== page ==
Another key parameter for the control of iron deposition is the acidity of the solution. Contrary to noble metals, iron deposition takes place with a low Coulombic efficiency owing to the low equilibrium potential of Fe2+/Fe compared to H+/H2. Therefore, hydrogen bubbling occurs as a concomitant reaction of iron deposition, eqn (1), (2). Low pH electrolytes (pH < 1) are expected to induce low Coulombic efficiency electrodeposition whereas less acidic electrolytes (pH > 3) are known to produce iron(III) hydroxide precipitates that cause a decrease of magnetization.24,40,41 So, the pH must be adjusted cautiously.
 
image file: c6qm00040a-t1.tif(1)
 
image file: c6qm00040a-t2.tif(2)
Once the first iron germs are formed, subsequent growth is hindered by iron-catalyzed proton reduction.42 To highlight this phenomenon, two samples are synthesized with the same deposition conditions except for the pH of the electrolyte (1.6 and 2.2 respectively). SEM cross-sectional views of the resulting composites are illustrated in Fig. 5.

image file: c6qm00040a-f5.tif
Fig. 5 SEM cross-sectional views of composites synthesized at 7.5 mA cm−2 for 2 minutes. pH of the electrolyte is 1.6 (a and c) or 2.2 (b and d). pH is adjusted by the addition of acetic acid. (a) and (b) are BSE tilted views, while (c) and (d) are SE high-magnification cross-sectional views of (a) and (b), respectively.

Iron particles do not present the same shape and size depending on the pH of their respective electrolyte. Clusters are elongated along the pore direction with the pH 2.2 solution (Fig. 5b and d) whereas cubic and isolated iron particles are formed when using the pH 1.6 solution. The elongated particles are composed of many metal crystallites which aggregate to form a single nanowire. Its length reaches 2 μm whereas its mean diameter varies in the range 40–80 nm. The size of cubic particles obtained with the low pH solution is about 80 nm. Hydrogen bubbling is presumably the reason why the particles have the same shape and size. The formation and release of H2 bubbles produce a convective mixing that locally enhances the mass transport and thus tends to reduce the interparticle coupling.43–45 At pH 2.2 (and higher), hydrogen evolution is not as strong as at pH 1.6, so the Coulombic efficiency of the electrodeposition is slightly higher. As a result, growth occurs on iron nuclei and the formation of elongated structures is observed.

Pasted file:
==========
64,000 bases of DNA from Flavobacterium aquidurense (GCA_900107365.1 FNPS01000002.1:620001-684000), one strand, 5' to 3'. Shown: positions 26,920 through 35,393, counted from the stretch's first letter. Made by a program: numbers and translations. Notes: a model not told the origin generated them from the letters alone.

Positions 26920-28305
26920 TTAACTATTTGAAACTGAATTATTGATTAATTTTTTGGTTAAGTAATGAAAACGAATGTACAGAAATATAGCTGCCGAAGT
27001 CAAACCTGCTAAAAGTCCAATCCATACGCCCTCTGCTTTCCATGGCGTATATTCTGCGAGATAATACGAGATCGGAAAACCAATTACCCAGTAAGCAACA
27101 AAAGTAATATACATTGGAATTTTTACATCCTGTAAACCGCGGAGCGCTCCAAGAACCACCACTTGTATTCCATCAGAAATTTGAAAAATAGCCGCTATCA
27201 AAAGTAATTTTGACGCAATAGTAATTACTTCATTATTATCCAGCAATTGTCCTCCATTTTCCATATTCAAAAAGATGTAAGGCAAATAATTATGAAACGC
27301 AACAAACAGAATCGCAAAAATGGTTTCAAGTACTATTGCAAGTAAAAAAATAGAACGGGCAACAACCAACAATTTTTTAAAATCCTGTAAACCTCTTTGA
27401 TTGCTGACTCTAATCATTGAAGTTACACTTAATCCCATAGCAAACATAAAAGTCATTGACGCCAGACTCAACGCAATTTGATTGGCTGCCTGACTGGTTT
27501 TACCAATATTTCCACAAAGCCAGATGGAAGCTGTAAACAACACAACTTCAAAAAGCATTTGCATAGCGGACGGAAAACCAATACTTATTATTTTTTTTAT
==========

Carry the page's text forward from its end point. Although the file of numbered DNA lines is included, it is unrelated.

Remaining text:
Impact of current density

In a large range of applications, the presence of particles or agglomerates on the top surface of the composite can cancel the beneficial effect of the PS–Fe composite. As a result, any iron particles on top of the PS layer should be completely avoided. When a high pH electrolyte and a low current density are used, 10 μm thick iron spots randomly appear on top of the structure as depicted in Fig. 6a. An optimal current density must be determined at which no cluster grows on the surface. To facilitate the comparison between the samples, the deposition was carried out under a galvanostatic regime, while keeping the injected charge constant. SEM and BSE cross-sectional views of the PS–Fe composites are depicted in Fig. 6.
image file: c6qm00040a-f6.tif
Fig. 6 SEM tilted views in SE mode (a), (c) and (e) and cross-section views in BSE mode (b), (d) and (f) of PS–Fe composites synthesized at three different current densities using the same electrolyte (pH = 2.2). Tilted views show the deposition on the surface whereas the cross-sectional views highlight the presence of nanowires inside the pores.